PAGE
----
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Discussion Starter #1
Hi All,

I just picked up my new, silver 2005 CVT Insight at Cush Honda in Escondido. Wish I would have done it years ago! What a wonderful machine.

I've lurked in the different forum here and based upon what I've learned I've pumped up my tires from 32 PSI to 45 PSI.

I'm keeping the instant MPG gauge above 55 and 75 as much as possible, but my tank MPG is only 42.4. This is stellar compared to my F150 (that's for sale now), but less than I expected.

Is the break-in of the engine causing this seemingly lower mileage?

-s
 

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Considering you are new at driving a hybrid and it's a CVT, I wouldn't be too concerned about your mileage just yet. Also the engine is just starting to break in. Also, what type of driving are you doing?....city stop/go?...highway?...running A/C? There are many factors, especially with a hybrid that will affect your mpg.....Be patient and enjoy!!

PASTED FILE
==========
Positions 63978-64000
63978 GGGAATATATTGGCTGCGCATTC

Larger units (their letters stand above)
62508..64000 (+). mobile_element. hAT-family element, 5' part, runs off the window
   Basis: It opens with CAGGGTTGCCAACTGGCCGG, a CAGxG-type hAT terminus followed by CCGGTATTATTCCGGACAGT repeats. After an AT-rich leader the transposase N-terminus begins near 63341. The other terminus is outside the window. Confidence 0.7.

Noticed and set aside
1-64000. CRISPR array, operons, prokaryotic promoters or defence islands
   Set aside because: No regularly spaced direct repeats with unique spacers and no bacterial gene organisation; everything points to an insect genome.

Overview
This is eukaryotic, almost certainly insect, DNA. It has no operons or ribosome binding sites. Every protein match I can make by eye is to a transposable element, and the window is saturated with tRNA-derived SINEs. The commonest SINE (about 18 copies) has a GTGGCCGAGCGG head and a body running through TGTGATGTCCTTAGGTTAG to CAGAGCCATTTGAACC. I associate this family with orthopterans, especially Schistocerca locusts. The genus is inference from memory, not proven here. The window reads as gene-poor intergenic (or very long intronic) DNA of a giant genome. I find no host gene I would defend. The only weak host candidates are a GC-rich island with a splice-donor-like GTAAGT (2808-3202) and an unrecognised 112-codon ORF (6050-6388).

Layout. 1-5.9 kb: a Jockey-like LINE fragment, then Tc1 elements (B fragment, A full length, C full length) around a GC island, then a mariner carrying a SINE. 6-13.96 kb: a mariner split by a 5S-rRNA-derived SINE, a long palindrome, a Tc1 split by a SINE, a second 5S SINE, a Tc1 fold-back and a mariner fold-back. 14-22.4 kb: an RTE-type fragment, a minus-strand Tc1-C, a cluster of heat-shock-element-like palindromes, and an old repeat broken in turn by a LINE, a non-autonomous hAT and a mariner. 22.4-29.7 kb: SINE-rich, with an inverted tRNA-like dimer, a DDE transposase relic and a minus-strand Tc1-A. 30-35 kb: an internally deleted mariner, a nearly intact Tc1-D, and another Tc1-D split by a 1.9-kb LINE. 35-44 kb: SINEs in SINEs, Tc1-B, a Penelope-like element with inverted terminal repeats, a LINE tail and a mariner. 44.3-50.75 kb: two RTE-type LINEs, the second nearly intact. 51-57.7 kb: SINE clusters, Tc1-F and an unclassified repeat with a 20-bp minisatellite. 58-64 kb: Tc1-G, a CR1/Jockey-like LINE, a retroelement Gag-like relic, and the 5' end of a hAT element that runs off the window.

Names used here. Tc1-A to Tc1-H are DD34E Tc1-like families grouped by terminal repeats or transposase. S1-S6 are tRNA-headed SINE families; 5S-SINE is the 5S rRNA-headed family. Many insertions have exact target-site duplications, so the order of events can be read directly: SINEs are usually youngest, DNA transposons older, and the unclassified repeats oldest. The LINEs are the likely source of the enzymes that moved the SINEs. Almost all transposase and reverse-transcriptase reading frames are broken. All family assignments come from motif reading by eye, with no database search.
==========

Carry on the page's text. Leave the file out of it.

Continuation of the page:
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Same thing

hey Scott,

I'm on the same boat. I've had my '05 manual transmission Insight for about three weeks now and, just like you, I usually keep the mpg gauge between 55 and 75, but my lifetime miles per gallon reading does not reflect this. Good news is that, even though I'm doing mostly stop and go city driving, my lifetime mpg is slowly climbing. I'm getting close to 300 miles on the car and my lifetime mpg is 50. It's been a bit frustrating to see the Lmpg climg so slow, but as long as it keeps going up I'm happy. :D

-H
 

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To get an average mileage in the 75 mpg range, you have to keep the instantaneous gauge up over 100 MOST of the time.